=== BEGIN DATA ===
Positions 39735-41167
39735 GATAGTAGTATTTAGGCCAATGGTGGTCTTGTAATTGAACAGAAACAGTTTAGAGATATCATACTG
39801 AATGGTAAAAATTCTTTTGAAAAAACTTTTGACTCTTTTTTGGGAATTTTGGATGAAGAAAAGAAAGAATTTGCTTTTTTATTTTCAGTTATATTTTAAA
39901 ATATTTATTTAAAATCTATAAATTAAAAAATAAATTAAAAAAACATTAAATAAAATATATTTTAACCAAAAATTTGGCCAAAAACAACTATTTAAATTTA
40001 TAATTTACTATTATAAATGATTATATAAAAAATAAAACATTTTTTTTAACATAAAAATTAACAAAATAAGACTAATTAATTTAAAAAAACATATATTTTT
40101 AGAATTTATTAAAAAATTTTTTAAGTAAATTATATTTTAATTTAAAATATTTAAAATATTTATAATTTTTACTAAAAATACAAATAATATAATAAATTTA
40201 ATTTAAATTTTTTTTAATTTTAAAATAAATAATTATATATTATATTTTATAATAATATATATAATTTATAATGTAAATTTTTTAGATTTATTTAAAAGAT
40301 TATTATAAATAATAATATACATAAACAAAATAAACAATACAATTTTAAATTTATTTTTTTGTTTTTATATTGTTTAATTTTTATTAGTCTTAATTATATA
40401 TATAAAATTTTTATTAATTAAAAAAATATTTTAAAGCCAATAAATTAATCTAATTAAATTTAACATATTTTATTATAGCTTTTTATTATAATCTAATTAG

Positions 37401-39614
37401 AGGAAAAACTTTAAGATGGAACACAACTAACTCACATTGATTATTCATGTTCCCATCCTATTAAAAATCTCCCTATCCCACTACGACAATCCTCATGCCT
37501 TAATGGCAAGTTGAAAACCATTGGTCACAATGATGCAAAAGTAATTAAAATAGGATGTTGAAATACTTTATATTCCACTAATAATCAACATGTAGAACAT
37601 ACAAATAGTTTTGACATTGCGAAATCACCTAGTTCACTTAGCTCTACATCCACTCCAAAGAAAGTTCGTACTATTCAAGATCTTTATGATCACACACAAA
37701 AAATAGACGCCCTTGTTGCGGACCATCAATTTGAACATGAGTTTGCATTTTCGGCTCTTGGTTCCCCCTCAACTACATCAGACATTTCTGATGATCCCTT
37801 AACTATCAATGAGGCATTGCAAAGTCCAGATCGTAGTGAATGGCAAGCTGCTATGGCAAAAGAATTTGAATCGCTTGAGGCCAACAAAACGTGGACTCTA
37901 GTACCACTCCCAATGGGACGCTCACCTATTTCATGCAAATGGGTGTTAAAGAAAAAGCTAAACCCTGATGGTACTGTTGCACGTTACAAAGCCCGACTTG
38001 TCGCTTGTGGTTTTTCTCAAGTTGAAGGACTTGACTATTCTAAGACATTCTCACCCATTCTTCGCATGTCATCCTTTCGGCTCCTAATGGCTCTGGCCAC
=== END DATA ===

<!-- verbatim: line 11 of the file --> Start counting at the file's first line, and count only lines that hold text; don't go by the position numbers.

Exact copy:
37401 AGGAAAAACTTTAAGATGGAACACAACTAACTCACATTGATTATTCATGTTCCCATCCTATTAAAAATCTCCCTATCCCACTACGACAATCCTCATGCCT